Poorly Executed Mnemonics Definitely Addle Students

July 31, 2014

If you've read my past two posts, you know by now that PEMDAS* (Parentheses, Exponents, Multiplication, Division, Addition, Subtraction) is one of my most hated mnemonics.  There are two main reasons:

First of all, why is PEMDAS misleading?

Let's start with the "P" (Parentheses).  People claim that PEMDAS is "the order of operations."  This is already problematic because parentheses aren't really a mathematical operation.**  Operations do things.  Parentheses don't actually do anything - they just group things together.  This distinction may seem like more of a technicality, but it actually brings to light the main issue:  parentheses aren't the important thing, but the idea of grouping in general.  There's lots of ways to group expressions.

So in terms of grouping, PEMDAS is at best incomplete.

Though the "E" (Exponents) is pretty much unambiguous, the entire rest of the mnemonic causes problems.  By putting the "MDAS" in linear order, a number of students get the idea that all Multiplication should be done before any Division, and that all Addition should be done before any Subtraction.  Thus you get students who will make the following mistakes:\[4-1+2\\=4-3\\=1(?!)\]\[6\div2\times3\\=6\div6\\=1(?!)\]
What's even scarier is that PEMDAS has become so ingrained in our math education culture that some teachers actually teach it this blatantly incorrect way.  Don't believe me?  Take a look at this video from TED-Ed:

Try to tell me that doesn't lead you to believe that MDAS is done in linear order.  And we wonder why kids have trouble.

Of course, many teachers are careful to explain how the order of operations are supposed to work - that multiplication and division (which is just multiplication by the multiplicative inverse) are done in order from left to right as they appear.  Likewise, subtraction is just addition by the additive inverse, so addition and subtraction are done left to right as well.  Some teachers write the mnemonic as PE(MD)(AS) or in some other sort of arrangement to emphasize this fact.  Others further extend the ridiculous mnemonic-for-a-mnemonic to say "Please Excuse My Dear Aunt Sally ... and Let her Rest".

But now why is PEMDAS unnecessary?

There is a way to bypass all of this mnemonic madness and teach the order of operations in a way that actually makes sense.  How?

By teaching why it works that way.

When I've asked fellow teachers why order of operations the way it is, those who have been able to answer often gave something to the effect of "well, we needed to decide on some kind of convention to deal with possible ambiguity, so we decided on what we have today."  This is half correct - getting rid of ambiguity is very much important.  But it wasn't an arbitrary decision.  It's not like we could have just as equally decided that addition and subtraction come first, then multiplication and division, and then exponents.  There's a very good reason that the operations fall naturally in the order that they do.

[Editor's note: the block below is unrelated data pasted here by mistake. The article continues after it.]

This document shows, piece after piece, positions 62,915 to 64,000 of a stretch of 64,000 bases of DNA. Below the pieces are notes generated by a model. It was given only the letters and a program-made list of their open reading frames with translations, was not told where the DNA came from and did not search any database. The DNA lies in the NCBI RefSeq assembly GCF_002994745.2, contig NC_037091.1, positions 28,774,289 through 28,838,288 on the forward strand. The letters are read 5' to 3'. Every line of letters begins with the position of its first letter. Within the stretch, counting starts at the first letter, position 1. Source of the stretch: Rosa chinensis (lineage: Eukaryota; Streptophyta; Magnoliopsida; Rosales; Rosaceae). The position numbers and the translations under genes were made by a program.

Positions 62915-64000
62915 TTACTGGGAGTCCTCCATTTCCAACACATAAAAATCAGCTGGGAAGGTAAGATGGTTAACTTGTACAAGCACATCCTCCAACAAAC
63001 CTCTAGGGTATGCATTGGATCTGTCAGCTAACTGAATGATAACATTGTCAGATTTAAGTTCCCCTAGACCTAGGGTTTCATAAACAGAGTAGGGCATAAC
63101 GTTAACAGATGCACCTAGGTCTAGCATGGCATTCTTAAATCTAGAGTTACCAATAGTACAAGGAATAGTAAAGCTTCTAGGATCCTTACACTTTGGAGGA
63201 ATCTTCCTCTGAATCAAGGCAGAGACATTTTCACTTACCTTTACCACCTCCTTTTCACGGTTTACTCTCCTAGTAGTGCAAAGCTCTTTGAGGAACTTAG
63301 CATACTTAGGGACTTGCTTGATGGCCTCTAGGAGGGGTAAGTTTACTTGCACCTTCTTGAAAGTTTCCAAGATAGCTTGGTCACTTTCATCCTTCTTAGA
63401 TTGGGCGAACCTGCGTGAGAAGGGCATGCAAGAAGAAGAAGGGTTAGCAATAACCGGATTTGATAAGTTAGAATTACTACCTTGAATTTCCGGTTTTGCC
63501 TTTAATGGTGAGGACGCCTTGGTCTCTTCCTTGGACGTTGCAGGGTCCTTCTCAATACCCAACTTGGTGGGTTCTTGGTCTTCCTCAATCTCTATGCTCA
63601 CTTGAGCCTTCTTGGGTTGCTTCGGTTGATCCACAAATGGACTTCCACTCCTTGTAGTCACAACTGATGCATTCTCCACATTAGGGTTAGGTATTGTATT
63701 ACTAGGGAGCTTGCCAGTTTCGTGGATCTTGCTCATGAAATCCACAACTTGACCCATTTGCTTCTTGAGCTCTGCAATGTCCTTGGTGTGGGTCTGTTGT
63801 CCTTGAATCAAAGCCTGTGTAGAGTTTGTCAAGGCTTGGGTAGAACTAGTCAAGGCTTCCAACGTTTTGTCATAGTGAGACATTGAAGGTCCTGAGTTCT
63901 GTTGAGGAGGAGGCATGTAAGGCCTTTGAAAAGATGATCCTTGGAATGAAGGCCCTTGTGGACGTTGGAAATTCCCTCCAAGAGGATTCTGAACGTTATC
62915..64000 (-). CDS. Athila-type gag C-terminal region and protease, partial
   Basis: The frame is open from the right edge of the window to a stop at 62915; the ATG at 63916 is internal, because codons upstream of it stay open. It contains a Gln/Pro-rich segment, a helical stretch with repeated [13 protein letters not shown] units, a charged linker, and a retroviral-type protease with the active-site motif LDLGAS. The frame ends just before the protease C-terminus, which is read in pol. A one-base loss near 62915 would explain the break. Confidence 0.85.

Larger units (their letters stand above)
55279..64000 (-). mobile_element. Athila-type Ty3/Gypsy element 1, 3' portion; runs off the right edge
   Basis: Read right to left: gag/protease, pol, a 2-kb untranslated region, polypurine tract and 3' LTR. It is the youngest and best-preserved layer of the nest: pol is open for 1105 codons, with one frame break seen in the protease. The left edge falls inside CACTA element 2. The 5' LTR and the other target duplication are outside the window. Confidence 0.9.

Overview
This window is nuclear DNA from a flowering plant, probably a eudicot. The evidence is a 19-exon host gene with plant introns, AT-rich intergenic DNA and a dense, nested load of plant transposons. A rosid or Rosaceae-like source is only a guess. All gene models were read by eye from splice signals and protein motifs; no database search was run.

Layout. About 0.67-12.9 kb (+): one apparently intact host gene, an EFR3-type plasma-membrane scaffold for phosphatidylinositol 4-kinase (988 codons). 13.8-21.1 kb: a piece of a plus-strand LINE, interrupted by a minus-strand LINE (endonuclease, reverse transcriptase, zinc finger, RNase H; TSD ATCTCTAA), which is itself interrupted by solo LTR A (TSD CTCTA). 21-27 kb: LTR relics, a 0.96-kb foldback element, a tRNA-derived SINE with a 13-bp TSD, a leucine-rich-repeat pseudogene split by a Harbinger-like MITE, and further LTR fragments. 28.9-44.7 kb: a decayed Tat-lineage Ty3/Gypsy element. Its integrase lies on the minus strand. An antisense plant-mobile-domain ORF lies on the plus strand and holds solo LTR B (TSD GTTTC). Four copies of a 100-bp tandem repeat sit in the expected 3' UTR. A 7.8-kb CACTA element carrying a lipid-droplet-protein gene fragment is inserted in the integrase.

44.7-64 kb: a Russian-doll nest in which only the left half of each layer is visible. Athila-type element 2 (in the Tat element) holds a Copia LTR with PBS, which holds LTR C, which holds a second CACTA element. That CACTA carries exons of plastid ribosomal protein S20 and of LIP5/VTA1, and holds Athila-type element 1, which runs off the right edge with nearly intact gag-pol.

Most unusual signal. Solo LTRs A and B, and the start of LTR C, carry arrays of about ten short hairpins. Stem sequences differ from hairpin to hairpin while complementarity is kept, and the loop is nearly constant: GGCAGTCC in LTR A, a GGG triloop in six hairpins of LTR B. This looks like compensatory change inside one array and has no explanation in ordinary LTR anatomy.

Think back to elementary school when all you knew about was addition and subtraction.  Eventually you ran into expressions that looked like this:\[3+3+3+3+3+3+3\]You didn't want to write so many 3's, so you were introduced to a shorthand to write this expression.  Since there were seven 3's being added together, you learned you could instead write:\[3\times7\]Thus you learned that multiplication is repeated addition.

Fast forward a few years, when you had multiplication and division under your belt.  Now you saw expressions like this instead:\[4\times4\times4\times4\times4\]Again, you were introduced to a shorthand to keep from having to write all those 4's.  Since there were five 4's being multiplied together, you wrote:\[4^5\]Thus you learned that exponentiation is repeated multiplication.

Now we come to an expression like this.\[5^2+4\times3\]What do we do first?  Well, remembering that exponentiation is repeated multiplication, we rewrite our exponent to say what it really means.\[5\times5+4\times3\]Next, remembering that multiplication is repeated addition, we rewrite our multiplication in even more basic terms.\[5+5+5+5+5+4+4+4\]Now the expression is a cinch to evaluate - anyone can add!  The value just comes out to 37.  But, more remarkably, what we've just done is uncovered the reason why the order of operations is as it is:

The most compact shorthand is evaluated first.

Once students understand this, they won't need to actually write out the additions explicitly - they'll just evaluate things in the order they should be handled.  But they'll know why to do it.

With this in mind, I propose a better way to teach order of operations.  Students need only remember two things.

  1. Pay attention to grouping.
  2. Shorthand comes first.

If we must use an acronym, instead of PEMDAS, let's use something like ... say ... GEMA.  (Grouping, Exponentiation, Multiplication, Addition.)   But if we do use GEMA or something similar, we shouldn't deprive students of the understanding that comes from knowing why the order of operations works.

* In other countries, variations on PEMDAS are used, such as BODMAS or BIDMAS.  The "B" stands for Brackets, another word for parentheses, and "O" and "I" stand for Orders and Indices, respectively, which are both alternate words for exponents.  Note that in BODMAS and BIDMAS, the "D" and "M" are interchanged - think about how much confusion that could cause for students!

** Thanks to Quintopia for pointing this out:  Parentheses in the context of computer science CAN in fact be thought of as operators which let the computer know to make a call to a subroutine.  It would be even harder to make this into an acronym ... unless it's a recursive acronym in which the G stands for GEMA, similar to how WINE stands for WINE Is Not an Emulator!